Commercial antibodies specific for the following proteins were used: CRMP-2, p(Thr514)CRMP-2, Stathmin, p(Ser38)Stathmin (1:1000; Cell Signaling Technology, Danvers, MA, USA); tubulin, GAPDH (1:5000; Sigma-Aldrich, St. Louis, MO, USA); the human DISC1-specific antibody 14F2 has been previously described [44]; the mouse DISC1-specific antibody D27 was a kind gift from Merck (Kenilworth, NJ, USA). Goat anti-rabbit (1:2000; Dako Cytomation, Glosstrup, Denmark), sheep anti-mouse (1:5000; GE Healthcare Amersham Bioscience, Uppsala, Sweden) and donkey anti-goat (1:2000; Santa Cruz Biotechnologies, Santa Cruz, CA, USA) were used as secondary antibodies.

4.2. Cell Culture

SH-SY5Y neuroblastoma cells (European Collection of Cell Cultures, Salisbury, UK) were maintained in 1:1 Earle’s Balanced Salt Solution (EBSS)- F12HAM (Sigma Aldrich) with 15% fetal bovine serum (FBS) (Gibco, Life Technologies, Gaithesburg, MD, USA), 1% Glutamine (Gln) (Sigma Aldrich), 1% non-essential amino acids (NEAA) (Sigma Aldrich), and 1% Penicillin-Streptomycin (P/S) (Invitrogen). 293FT cells (Invitrogen) were maintained in Dulbecco’s Modified Eagle’s Medium (DMEM) (Sigma Aldrich) with 10% FBS, 1% sodium pyruvate (Sigma Aldrich), 1% NEAA, 1% Gln, and 1% P/S.
Murine cortex and hippocampal primary neurons were prepared from 14–15 days embryos (see below ethical statement). Pregnant dams were killed by cervical dislocation in accordance with institutional guidelines for care and use of animals. The embryos were maintained and dissected in PBS Ca/Mg (Invitrogen) supplemented with 33 mM glucose. Pooled tissue was mechanically dissociated, treated with trypsin (Invitrogen) and DNaseI (Roche Applied Science, Mannheim, Germany) and resuspended in Neurobasal medium (Invitrogen) supplemented with 50X B27 (Invitrogen), 0.55g/100mL glucose (Sigma Aldrich), 42 mg/100 mL sodium bicarbonate (Sigma Aldrich), 1% P/S and 1% glutamine. The cells were plated on poly-D-lysine (Sigma Aldrich) coated Petri dishes. Cultures were maintained in serum free medium at 37 °C in 95% air/5% CO2.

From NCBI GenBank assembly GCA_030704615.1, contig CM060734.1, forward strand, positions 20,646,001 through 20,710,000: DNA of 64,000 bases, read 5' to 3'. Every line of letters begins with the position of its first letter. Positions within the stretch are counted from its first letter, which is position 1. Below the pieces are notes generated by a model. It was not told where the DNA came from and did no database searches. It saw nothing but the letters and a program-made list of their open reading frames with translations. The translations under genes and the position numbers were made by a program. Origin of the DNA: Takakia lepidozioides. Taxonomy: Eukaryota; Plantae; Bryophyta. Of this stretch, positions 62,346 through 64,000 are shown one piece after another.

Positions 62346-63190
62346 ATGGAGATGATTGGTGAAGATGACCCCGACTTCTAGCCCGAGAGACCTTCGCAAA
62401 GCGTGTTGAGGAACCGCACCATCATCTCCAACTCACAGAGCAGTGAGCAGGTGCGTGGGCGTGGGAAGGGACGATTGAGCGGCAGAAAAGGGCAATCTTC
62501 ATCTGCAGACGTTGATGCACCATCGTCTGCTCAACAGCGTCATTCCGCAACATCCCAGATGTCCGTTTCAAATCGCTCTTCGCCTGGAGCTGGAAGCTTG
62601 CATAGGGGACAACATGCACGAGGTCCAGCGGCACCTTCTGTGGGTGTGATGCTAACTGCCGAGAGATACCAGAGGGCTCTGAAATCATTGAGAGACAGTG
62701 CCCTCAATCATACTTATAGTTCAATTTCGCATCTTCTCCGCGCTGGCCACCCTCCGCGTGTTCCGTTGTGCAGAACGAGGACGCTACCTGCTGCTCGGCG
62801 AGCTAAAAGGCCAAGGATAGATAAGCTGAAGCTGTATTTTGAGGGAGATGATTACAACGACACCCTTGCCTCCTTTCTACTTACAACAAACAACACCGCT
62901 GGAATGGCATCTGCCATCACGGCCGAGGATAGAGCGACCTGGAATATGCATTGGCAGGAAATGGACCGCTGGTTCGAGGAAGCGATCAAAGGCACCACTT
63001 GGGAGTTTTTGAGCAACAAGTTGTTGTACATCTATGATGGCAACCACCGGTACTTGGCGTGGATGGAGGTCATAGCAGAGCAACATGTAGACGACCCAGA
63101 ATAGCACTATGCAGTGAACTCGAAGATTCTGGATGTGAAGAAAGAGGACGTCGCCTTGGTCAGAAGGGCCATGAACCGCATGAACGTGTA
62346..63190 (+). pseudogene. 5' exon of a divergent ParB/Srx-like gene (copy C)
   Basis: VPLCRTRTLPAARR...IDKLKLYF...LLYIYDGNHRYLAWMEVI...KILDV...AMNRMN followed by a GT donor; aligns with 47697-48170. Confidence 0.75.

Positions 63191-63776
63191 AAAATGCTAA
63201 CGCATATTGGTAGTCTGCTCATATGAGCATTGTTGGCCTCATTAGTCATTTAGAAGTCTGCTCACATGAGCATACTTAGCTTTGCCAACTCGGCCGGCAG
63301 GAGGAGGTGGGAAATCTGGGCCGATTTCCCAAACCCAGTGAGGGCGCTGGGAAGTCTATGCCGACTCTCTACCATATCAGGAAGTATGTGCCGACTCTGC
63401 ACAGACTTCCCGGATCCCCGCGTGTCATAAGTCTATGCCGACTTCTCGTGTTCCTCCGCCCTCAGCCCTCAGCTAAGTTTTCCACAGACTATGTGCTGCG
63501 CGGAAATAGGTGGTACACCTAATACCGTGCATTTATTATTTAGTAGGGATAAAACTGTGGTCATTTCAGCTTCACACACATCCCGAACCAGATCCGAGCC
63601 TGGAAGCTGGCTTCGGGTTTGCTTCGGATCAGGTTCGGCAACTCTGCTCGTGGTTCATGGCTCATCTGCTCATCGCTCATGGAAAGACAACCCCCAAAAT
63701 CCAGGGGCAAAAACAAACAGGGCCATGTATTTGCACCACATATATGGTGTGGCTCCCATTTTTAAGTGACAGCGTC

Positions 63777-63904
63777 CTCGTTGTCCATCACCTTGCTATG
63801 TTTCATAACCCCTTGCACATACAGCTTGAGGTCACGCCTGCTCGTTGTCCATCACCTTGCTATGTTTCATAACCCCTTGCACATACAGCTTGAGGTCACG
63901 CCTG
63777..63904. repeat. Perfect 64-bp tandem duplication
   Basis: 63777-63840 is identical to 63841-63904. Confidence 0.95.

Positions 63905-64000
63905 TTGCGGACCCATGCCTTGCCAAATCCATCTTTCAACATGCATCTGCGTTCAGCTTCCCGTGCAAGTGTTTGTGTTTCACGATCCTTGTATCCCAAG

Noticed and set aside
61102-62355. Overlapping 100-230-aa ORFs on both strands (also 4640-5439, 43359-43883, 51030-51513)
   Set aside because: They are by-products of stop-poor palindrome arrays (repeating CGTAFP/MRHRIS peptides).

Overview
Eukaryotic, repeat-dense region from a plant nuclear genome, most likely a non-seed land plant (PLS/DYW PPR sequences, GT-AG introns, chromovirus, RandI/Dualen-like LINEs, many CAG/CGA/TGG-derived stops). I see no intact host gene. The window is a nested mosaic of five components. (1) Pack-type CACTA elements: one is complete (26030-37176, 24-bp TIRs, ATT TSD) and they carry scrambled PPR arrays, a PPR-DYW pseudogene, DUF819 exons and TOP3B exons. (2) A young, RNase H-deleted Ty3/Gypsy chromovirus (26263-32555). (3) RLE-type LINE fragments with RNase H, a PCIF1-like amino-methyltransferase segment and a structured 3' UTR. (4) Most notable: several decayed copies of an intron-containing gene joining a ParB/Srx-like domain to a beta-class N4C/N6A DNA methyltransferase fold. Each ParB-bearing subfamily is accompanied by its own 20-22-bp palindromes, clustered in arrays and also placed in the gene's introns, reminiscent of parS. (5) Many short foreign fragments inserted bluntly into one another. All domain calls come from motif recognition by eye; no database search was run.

4.3. Ethics Statement

Animal experiments were carried out in accordance with the European Union Council Directive 86/609/EEC, and were approved by the University of Santiago de Compostela Ethics Committee (protocol 15005AE/12/FUN 01/PAT 05/JRR2, 5 January 2012).

4.4. DISC1 Silencing

For DISC1 knock-down in murine primary neurons, we chose a validated shRNA construct developed by Akira Sawa’s group (DISC1 RNAi #1) that has been shown to specifically decrease the amount of DISC1 in cortical neural cell cultures [8,14,37]. The commercial pLK0.1-puro non-mammalian shRNA control construct from Sigma Aldrich (reference: SHC002) was used as a scramble control. Lentiviruses were produced by calcium phosphate triple co-transfection of shRNA (see Table S3 and Figure S1 in Supporting Information), VSVG and ΔR8.9 constructs into 293FT packaging cells. Virus-containing medium was collected 48 h after transfection, and added (10 mL of lentiviral solution/3 × 106 neurons) to the medium of primary neurons at 7 DIV. The medium was changed 24 h after infection, and incubation continued for 72 h.
In SH-SY5Y cells, DISC1 was silenced using commercial Mission® shRNA lentiviral transduction particles (Sigma Aldrich, reference NM_018662) containing two alternative PLKO.1-Puro-CMV shRNA plasmids (Table S2 in Supporting Information). Mission® pLKO.1-puro non-mammalian shRNA particles (reference: SHC002V) were used as control. Stable cell lines were generated for any of these constructs after selection with puromycin as previously described [37].

4.5. Sample Preparation for Proteomic Studies

Cells (confluent 100 mm plates) were washed twice with cold PBS and solubilized in lysis buffer (20 mM HEPES, 2 mM EGTA, 1 mM DTT, 1 mM sodium orthovanadate, 1% Triton X-100, 10% Glycerol, 2 µM leupeptin, 400 µM PMSF, 50 µM β-glycerophosphate, 100 µg/mL Trasylol). The cells were scraped on ice for 10 min, incubated on ice for 30 min with periodic vortexing every 5 min and centrifuged for 20 min at 14,000 g, 4 °C. The supernatant was saved and the pellet discarded. The protein content was determined using the BCA protein assay kit (Pierce Chemical). Proteins were precipitated with 60% trichloroacetic acid (TCA) in acetone. After 2–3 acetone washes, proteins were dissolved in 500 μL of 2D sample buffer (5 M urea, 2 M thiourea, 2 mM tributyl-phosphine, 65 mM DTT, 65 mM CHAPS, 0.15 M NDSB-256, 1 mM sodium vanadate, 0.1 mM sodium fluoride, and 1 mM benzamidine). Ampholytes (Servalyte 4–7) were added to the sample to a final concentration of 1.6% (v/v).